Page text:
I have severe neuropathy and was told to wear prescription shoes and diabetic socks to protect my feet. I did this for 3 years and had nothing but trouble, the shoes were huge and I kept tripping over them, also I got big calluses on my feet that I'd never had before. I saw the podiatrist once a month, he'd "trim" the calluses and I'd have to wear bandages or an orthopedic boot for a week afterward. Twice the "trim" job resulted in an infection that I had to take antibiotics for. Then one day I missed a monthly appointment and never made another. I started wearing sandals so the air could get to my feet and walking barefoot in the house so my feet had contact with the floor. The sores healed, I stopped getting calluses, I stopped falling down. That was over a year ago. Without the special diabetic stuff, my feet are doing great.
Sorry to hear about your poor experience with diabetic shoes. It sounds like the shoes you purchased may have been too big. The best bet is to get your foot properly fitted by your podiatrist if you haven't already. Shoes are available in multiple widths to accommodate various foot types. What type of shoes did you wear?
As for the socks, did they have any benefit to you? One brand of socks that I wear is EcoSoxas they are made from bamboo fibers and help with moisture and odor and are seamless to prevent blisters.
Daniel, over the years I had 3 pairs of shoes, all specially ordered by a prosthetic company. The first pair was totally ridiculous, like something an NBA player would wear. I wear size 9.5. The shoes were size 11 so there would be room for my toes. Then they made up the slack with padding that was sewn in. It's funny now, but at the time I was really stressed about it because I couldn't function in them. The second two pairs were better fitted. They were leather oxfords, but because of my neuropathy, by the time my feet were encased in them I really couldn't feel a thing and was constantly catching them on things. When I started going barefoot and wearing sandals, I had an easier time telling where my feet were, and the contact with the ground helped the circulation in my feet and legs. One of the brands of shoes I was prescribed was Aetrex. All of them were very expensive. My sandals are Ecco. They are not stylish, they're very utilitarian with adjustable straps. I wear them with socks most of the time. I don't know the brand of socks, they're sold for running, not for diabetics, and they're expensive. They stay snug on my feet, so they don't slip around and cause blisters like Medipeds did. I'll look for EcoSox, thanks. A big problem for me in the beginning was that I had a form of neuropathy in which the leg muscles deteriorate (diabetic amyotrophic neuropathy). I lost a lot of muscle in my legs as well as nerve function, so when they had me wearing the Frankenstein shoes I could barely pick up my feet. At the time I noticed the same huge clunky shoes on really old ladies in the podiatry waiting room and wondered to myself if they were try to kill us all. The only thing we could do is hang onto our walkers and shuffle slowly along, eyes to the ground looking for anything that might trip us up. Part of the problem was that I always saw a podiatrist, a foot surgeon actually, and he never seemed to consider anything above my ankle. My cousin is also diabetic and has had Charcot. Her shoes are custom made from scratch, out of very soft leather. I think they work well for her.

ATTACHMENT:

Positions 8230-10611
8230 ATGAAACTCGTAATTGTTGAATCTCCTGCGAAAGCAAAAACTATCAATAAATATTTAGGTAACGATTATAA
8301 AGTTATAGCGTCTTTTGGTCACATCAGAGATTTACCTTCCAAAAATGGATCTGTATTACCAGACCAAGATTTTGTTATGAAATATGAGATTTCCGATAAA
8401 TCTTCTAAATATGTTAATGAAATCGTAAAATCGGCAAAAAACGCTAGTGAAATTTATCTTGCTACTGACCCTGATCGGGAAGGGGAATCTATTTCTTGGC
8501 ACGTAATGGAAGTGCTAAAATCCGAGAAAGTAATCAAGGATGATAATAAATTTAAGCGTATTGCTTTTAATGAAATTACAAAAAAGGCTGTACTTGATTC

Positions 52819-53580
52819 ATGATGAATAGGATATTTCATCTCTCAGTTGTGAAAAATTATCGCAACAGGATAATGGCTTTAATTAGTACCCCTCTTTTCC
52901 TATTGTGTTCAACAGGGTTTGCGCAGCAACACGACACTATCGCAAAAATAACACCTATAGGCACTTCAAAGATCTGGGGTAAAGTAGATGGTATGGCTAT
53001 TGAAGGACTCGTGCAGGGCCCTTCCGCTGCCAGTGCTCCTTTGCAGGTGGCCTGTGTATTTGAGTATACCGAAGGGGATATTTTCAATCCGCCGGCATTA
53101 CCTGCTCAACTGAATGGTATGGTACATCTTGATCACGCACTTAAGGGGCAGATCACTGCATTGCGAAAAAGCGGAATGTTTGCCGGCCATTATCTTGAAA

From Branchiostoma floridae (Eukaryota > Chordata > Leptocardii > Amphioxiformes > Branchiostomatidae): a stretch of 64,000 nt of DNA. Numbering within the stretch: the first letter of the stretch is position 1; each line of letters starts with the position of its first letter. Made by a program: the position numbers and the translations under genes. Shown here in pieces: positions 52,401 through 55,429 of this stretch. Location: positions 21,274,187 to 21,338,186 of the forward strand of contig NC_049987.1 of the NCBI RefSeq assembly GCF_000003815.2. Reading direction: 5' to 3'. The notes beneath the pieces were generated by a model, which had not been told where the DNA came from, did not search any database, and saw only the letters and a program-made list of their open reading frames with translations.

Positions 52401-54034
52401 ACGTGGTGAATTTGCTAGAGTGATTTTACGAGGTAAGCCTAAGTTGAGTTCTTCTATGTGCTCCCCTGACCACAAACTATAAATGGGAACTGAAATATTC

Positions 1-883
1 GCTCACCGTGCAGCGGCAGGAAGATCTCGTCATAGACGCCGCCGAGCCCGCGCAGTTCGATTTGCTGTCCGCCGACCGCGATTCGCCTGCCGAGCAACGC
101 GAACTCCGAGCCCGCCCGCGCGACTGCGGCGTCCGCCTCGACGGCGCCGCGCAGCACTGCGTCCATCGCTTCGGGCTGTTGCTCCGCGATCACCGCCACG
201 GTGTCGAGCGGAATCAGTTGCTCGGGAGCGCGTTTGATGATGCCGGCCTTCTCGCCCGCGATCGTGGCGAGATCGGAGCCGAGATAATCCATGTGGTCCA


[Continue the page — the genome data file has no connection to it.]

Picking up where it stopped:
I do love seeing these universal concerns re-circulate. Personally, I found "diabetic socks" accidentally when I was getting fitted by pros for better walking shoes. I immediately wondered why everybody didn't buy "diabetic socks". They are so soft and comfortable. I have subsequenty bought them as xmas stocking stuffers for family members in wild colors or patterns!...Shoes--diabetic or not, find a pro who can fit you well. It is very much worth it!!!...Blessings...
Just curious about your diabetic socks? What brand do you typically buy? As i mentioned in the above post to Jan, i really like EcoSox as they are soft, comfortable, non-binding, and inexpensive!
I wear diabetic shoes, and regular socks. The shoes help with the neuropathy.
Just curious about the type of diabetic shoes that you wear. Do you know the manufacturer/brand?
I get them at the podiatrist and (now dont laugh) they are called Dr. Comfort. Just a tip, most health insurance plans offer diabetics special shoes per year, subject to deductible and co pay. The difference in most of these shoes are that they are deeper than a normal pair. If you are looking for a decent substitute and you want tennis shoes look for New Balance, go higher like the 900 series. These are often sold to medical personnel who are on their feet all day. Before I went to the Doctor prescribed shoes New Balance was my go to shoe.
Have been T1 for 41 years and haven't been able to feel my feet for the last 15 years or so. For most of that time I have used regular footware gradually moving to wider sizes. For the last 5 years I have been wearing Apex Ambulators. They look fine in a business casual environment. I would recommend their consideration if you are experiencing the typical progression associated with foot neuropathy.
Diabetic sneakers are just too "high maintenance".
Checking the shoes' bg so many times a day, giving insulin shots to the shoes, having them go hypo at inconvenient times (usually while I'm wearing them!), it's just too much effort.
I think I chafe more than most at terms like "diabetic shoes" and "diabetic meal", perhaps because I had a friend in high school who used "diabetic food" as an insult for anything he didn't want to eat.
I don't mind folks describing me as diabetic, because I THINK know what that is and I THINK that it is correct. But when I apply the same definition to food or shoes something is out of whack in a funny way :-).